Second, addressing the hawala system will help stabilize the economy by isolating and obstructing terrorist financing and corrupt government officials.  This action will legitimize their economy while also reducing the funding available for insurgent and terrorist activities continuing to erode the security of the country.  These illegal activities ultimately reduce the production possibility frontier of the country and limits foreign direct investment because of the high level of risk involved for investors and those interested in private sector growth and development.  This reform would have a cross-cutting effect that would not only benefit the Afghan economy but also our counterterrorism and counternarcotic efforts with our partners in the country and region.

Third, corruption, which remains rampant in the Afghan government, must be more severely addressed.  Based on the findings in the 2016 Special Inspector General for Afghanistan Reconstruction report on the Afghanistan High Office of Oversight, an institution created in the summer of 2008 to “combat corrupt practices within the government” remains largely inept and ineffective in holding corrupt officials accountable for illegal actions.[xxii]  Eliminating the hawala system would be a productive measure in reducing corruption and CTF by taking away a key input into the corruption deeply nested in the Afghanistan government, which ranked a horrific 11 out of 100 on the 2015 Corruption Perceptions Index reported by Transparency International.[xxiii]  Abolishing the hawala system would obstruct corrupt officials from participating in illegal activity and force them to move assets above the table rather than below it.

Fourth, money laundering leads to a significant loss in tax revenue.  This “indirectly harms honest taxpayers . . . [and] makes government tax collection more difficult. This loss of revenue generally means higher tax rates than would normally be the case if the untaxed proceeds of crime were legitimate.”[xxiv]  The country suffers from a GDP per capita income of $624 per year* (only 5% of the world’s average), a 40% unemployment rate, a 20% corporate and personal income rate, and a 10% sales tax.[xxv]  It is no wonder many Afghans are frustrated, and potentially radicalized, against a highly corrupt and inept government taking a large percentage of their measly income while many in the higher, more connected class enjoy under the table deals with hardly any oversight or accountability.

Overall, the Afghan government’s inability to properly address the hawala system as an informal means of cash flow “may result in inexplicable changes in money demand and increased volatility of international capital flows, interest, and exchange rates.  The unpredictable nature of money laundering, coupled with the attendant loss of policy control, may make sound economic policy difficult to achieve.”[xxvi]  Pragmatically and culturally, eliminating the hawala system will be a long, expensive, and emotional endeavor.  However, it is a lynchpin to stabilizing the Afghanistan economy, reducing terror and criminal influence on its population, preventing corruption in the government and eroding its legitimacy, and promoting growth.  Reformation of their banking system, including the hawala transactions, could eventually lead to economic independence without the reliance on external donors to keep its economy and government afloat.  It is a long-term venture well worth its eventual return on investment, both for their domestic economic situation and our own national security interests.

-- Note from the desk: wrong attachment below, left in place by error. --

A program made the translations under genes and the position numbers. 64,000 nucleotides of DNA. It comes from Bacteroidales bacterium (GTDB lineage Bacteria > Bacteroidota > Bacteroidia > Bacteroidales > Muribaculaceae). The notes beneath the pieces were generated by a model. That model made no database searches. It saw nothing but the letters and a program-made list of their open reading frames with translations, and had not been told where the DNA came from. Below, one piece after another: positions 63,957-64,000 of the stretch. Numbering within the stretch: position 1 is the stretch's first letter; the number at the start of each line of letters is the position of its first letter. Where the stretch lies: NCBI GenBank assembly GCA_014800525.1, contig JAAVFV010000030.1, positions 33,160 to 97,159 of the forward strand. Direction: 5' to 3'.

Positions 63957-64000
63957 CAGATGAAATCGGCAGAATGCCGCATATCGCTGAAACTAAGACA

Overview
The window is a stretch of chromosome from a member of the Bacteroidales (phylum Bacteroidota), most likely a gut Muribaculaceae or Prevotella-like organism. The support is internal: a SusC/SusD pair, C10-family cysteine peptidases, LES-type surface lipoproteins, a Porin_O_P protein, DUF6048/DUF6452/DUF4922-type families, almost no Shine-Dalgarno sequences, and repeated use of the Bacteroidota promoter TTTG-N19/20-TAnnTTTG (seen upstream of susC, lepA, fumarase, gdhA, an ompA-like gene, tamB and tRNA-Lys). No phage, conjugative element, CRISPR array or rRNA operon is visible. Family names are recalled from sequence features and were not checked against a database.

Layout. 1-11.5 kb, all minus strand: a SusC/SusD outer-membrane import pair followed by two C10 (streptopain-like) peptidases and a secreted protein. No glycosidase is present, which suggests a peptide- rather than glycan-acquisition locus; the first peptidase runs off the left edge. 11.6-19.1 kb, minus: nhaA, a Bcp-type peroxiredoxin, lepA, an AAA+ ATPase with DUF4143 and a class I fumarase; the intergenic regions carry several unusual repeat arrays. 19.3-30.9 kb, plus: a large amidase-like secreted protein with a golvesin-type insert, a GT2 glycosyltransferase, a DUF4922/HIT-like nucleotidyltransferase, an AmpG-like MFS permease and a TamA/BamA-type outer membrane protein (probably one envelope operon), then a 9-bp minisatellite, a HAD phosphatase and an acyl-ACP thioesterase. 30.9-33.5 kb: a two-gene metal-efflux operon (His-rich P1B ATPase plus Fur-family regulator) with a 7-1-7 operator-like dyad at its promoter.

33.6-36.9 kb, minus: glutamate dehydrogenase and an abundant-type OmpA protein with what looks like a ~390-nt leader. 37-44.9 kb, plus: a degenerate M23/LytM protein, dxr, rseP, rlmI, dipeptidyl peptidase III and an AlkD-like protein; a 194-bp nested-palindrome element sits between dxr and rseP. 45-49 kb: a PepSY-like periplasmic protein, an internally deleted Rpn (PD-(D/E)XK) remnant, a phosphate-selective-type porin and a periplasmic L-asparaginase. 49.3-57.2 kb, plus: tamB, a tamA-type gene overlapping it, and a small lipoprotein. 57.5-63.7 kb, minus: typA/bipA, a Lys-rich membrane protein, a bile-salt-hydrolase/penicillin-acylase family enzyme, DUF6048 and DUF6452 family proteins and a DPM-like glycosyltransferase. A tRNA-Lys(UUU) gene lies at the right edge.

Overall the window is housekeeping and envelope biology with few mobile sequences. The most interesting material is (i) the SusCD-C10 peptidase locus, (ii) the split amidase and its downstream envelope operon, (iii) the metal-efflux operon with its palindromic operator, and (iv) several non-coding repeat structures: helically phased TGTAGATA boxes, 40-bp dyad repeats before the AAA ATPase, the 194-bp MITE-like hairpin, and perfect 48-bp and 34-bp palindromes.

The opinions expressed in this article are the author’s and do not necessarily represent the official position of the U.S. Army, the Department of Defense, or the U.S. Government.

Bibliography

“Afghanistan.” The World Bank. Accessed 20 December 2016, http://data.worldbank.org/

country/afghanistan.

“Afghanistan | Economic Indicators.” Trading Economics. Updated 20 December 2016.

Accessed 20 December 2016. http://www.tradingeconomics.com/afghanistan/indicators.

Ahmad, Javid. “Dirty Money in Afghanistan.” Foreign Affairs. Published 07 September 2016.

Accessed 20 December 2016. https://www.foreignaffairs.com/articles/afghanistan/2016-09-07/dirty-money-afghanistan.

“Islamic Republic of Afghanistan: Poverty Reduction Strategy Paper.” International Monetary

Fund. IMF Country Report No. 08/153. Washington, D.C.: IMF, 2008.

McDowell, John, et al. “The Consequences of Money Laundering and Financial Crime.”